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In local races, Democrats see a changing tide

May 18, 2011|By Michael A. Memoli | Washington Bureau
(Ed Reinke, AP )

Reporting from Washington — It's a far cry from the seismic vote of last November, but Democrats are nonetheless bullish about a handful of election results Tuesday that they say offers more evidence that the political pendulum is swinging back the party's way.


FOR THE RECORD
An earlier version of this story incorrectly said Craig Huey, a California Republican congressional candidate, may have qualified for a July 12 runoff against Jane Harman. He could face Democrat Janice Hahn in the race to replace Harman, who resigned from office.


Voters in Jacksonville, Florida's largest city, may have elected a Democratic mayor for the first time in two decades despite a full court press by the state GOP, including heavyweights like Sen. Marco Rubio.

In New Hampshire, where the state House went from a 46-seat Democratic majority to a nearly 200-seat Republican majority after the November election, Democrats won a special election in a traditionally Republican district, which local reports deemed a major upset.

In Kentucky, the Republican front-runner in the race to challenge Democratic incumbent Gov. Steve Beshear stumbled across the finish line in the state's primary election, with a "tea party" challenger beating expectations for a strong second-place finish.

Republicans did have a bright spot in the special election in California's 36th congressional district, where Republican Craig Huey may have qualified for the July 12 runoff against Los Angeles City Councilwoman Janice Hahn, a Democrat. Democrats were quick to point out, however, that Democratic candidates won a combined 56% of the vote.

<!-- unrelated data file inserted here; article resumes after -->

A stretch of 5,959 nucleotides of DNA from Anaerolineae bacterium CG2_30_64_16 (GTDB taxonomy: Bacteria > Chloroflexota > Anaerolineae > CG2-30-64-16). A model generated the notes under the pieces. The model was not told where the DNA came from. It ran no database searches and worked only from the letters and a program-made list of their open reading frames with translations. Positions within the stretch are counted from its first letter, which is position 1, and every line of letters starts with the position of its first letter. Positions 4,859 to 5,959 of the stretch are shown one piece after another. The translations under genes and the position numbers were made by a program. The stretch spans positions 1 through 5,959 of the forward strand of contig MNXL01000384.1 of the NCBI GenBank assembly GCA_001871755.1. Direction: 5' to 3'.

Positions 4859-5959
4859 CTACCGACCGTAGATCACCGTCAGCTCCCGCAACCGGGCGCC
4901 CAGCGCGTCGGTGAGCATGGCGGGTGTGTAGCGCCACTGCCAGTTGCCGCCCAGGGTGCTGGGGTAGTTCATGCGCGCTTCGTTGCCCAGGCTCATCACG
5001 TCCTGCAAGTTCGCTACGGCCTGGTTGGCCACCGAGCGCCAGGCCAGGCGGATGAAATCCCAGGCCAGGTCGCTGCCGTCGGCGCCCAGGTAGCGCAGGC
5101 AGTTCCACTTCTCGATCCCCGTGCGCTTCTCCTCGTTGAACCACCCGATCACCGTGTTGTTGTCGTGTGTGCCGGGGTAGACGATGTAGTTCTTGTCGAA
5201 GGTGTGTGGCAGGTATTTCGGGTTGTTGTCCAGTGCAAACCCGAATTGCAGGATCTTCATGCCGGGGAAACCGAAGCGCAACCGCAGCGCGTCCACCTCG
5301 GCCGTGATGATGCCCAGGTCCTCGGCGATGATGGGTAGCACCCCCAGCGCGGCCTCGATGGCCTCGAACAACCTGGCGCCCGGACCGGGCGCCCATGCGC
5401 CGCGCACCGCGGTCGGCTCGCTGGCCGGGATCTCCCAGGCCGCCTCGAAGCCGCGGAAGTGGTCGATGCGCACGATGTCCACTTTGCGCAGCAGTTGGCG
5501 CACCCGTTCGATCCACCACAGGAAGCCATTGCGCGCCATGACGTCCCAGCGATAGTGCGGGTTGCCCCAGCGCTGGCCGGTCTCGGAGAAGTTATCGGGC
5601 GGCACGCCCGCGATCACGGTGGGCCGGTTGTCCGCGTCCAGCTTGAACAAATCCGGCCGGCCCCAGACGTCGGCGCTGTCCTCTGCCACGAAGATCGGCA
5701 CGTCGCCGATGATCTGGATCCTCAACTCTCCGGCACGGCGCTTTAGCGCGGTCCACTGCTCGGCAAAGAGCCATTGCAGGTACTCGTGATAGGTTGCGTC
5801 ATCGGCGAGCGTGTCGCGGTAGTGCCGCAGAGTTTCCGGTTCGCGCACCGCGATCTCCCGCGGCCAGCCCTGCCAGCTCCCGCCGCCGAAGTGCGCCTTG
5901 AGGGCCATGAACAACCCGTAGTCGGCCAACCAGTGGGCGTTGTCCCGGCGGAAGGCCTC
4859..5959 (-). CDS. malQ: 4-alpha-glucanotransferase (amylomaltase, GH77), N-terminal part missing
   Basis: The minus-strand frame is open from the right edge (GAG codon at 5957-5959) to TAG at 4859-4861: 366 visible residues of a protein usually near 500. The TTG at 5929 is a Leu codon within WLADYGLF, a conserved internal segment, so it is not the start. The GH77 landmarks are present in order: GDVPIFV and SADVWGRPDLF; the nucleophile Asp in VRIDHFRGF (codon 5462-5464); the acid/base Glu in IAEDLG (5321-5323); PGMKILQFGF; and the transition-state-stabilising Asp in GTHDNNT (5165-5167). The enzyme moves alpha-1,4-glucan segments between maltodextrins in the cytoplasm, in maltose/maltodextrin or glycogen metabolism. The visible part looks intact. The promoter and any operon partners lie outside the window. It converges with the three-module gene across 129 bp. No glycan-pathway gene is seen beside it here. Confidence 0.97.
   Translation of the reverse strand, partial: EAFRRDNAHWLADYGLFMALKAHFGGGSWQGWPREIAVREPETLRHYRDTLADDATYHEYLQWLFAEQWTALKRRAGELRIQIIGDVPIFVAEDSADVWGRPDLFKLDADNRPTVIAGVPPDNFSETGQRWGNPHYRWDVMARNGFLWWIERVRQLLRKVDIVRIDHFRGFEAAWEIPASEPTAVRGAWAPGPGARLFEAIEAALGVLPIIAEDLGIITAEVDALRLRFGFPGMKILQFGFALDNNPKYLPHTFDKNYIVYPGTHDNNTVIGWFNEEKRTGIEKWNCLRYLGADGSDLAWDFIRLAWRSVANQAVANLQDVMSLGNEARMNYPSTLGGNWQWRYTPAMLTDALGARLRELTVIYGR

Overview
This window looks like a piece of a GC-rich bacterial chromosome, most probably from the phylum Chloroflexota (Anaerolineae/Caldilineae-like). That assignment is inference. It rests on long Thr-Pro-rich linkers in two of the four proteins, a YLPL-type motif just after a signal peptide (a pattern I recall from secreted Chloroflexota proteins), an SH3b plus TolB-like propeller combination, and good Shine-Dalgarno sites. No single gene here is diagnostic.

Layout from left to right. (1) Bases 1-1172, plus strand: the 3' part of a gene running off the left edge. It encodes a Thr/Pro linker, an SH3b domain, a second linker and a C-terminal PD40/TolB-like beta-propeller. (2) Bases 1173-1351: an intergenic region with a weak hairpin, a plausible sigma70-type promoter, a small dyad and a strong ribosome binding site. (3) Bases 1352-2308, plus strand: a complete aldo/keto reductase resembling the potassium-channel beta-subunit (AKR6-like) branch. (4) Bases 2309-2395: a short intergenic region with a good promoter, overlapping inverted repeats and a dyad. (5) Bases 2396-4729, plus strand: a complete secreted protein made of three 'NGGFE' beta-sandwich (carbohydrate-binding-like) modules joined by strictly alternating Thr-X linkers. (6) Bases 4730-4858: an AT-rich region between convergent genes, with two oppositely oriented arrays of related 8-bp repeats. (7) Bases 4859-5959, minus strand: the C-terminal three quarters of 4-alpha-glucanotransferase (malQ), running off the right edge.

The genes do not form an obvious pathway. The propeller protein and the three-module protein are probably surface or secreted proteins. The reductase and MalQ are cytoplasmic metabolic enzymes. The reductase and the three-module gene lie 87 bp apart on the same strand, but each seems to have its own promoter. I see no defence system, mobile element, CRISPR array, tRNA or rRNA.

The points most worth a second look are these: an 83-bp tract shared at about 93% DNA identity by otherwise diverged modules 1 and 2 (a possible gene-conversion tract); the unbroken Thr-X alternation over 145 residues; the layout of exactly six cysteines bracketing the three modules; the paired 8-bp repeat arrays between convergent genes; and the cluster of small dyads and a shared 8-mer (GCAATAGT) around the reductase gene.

Though Republicans yawned at the results, the Democratic spin machine is geared up as they read the tea leaves, saying national trends boosted Democrats in the scattered contests.

Jacksonville's mayoral runoff election did feature state and national party leaders on behalf of the finalists. Not only did a roster of Florida Republicans campaign with Mike Hogan, but also former President Bill Clinton and Vice President Al Gore appeared at events for Democrat Alvin Brown.

Brown leads Hogan by a razor-thin margin of 603 votes. The final result hinges on absentee and provisional ballots, though Democrats say Hogan is unlikely to make up the deficit.

A Democratic official involved with the race said that, following a sweep of city offices in Tampa earlier this year, the result shows newly elected Gov. Rick Scott, a Republican, has been a drag on his party. 

"It's safe to say GOP leaders around Florida are likely in a bit of shock this morning," Florida Times-Union columnist Abel Harding wrote Wednesday.

But Florida Republican Party spokesman Trey Stapleton countered that the race was only close because both candidates ran on conservative platforms.

"Alvin Brown didn't run on any Democratic issues," he said. "In fact it seems as if he used some if the messaging points from the governor's campaign."

A more significant test of party strength looms May 24 in New York's 26th congressional district, where a special election has drawn national attention and spending in a three-way contest with Democrats running hard against the GOP’s Medicare proposal written by Rep. Paul Ryan.

michael.memoli@latimes.com

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